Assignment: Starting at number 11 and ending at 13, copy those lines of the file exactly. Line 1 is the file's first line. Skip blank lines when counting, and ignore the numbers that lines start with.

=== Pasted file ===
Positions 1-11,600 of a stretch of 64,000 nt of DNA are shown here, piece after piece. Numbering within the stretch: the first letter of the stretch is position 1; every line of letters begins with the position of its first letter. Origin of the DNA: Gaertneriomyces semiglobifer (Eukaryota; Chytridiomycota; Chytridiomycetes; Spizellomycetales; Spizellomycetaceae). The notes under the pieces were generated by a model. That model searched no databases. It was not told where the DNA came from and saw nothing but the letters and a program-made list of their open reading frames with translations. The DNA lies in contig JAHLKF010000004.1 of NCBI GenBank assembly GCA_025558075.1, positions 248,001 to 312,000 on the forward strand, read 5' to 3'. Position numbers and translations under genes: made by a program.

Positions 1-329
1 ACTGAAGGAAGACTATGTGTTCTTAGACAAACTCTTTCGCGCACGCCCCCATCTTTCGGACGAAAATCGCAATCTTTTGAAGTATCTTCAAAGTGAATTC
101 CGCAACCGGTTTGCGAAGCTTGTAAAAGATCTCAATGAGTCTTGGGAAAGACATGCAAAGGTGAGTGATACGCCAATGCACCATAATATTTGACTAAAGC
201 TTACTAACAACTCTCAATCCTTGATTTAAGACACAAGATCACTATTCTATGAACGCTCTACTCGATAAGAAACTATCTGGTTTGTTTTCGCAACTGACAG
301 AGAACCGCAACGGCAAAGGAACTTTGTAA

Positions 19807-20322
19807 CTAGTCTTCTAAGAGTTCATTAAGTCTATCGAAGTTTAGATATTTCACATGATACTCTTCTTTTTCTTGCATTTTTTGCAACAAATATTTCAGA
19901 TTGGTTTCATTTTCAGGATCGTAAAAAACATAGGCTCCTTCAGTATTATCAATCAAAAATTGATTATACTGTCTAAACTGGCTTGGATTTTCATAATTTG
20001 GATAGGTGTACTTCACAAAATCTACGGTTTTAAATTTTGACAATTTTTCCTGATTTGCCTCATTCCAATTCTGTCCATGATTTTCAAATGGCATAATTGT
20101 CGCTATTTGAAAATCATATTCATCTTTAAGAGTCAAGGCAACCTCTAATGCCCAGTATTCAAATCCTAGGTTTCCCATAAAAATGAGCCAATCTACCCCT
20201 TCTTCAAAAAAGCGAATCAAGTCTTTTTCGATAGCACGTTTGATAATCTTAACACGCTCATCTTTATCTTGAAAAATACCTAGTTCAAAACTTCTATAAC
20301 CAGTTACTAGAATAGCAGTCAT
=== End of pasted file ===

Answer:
20101 CGCTATTTGAAAATCATATTCATCTTTAAGAGTCAAGGCAACCTCTAATGCCCAGTATTCAAATCCTAGGTTTCCCATAAAAATGAGCCAATCTACCCCT
20201 TCTTCAAAAAAGCGAATCAAGTCTTTTTCGATAGCACGTTTGATAATCTTAACACGCTCATCTTTATCTTGAAAAATACCTAGTTCAAAACTTCTATAAC
20301 CAGTTACTAGAATAGCAGTCAT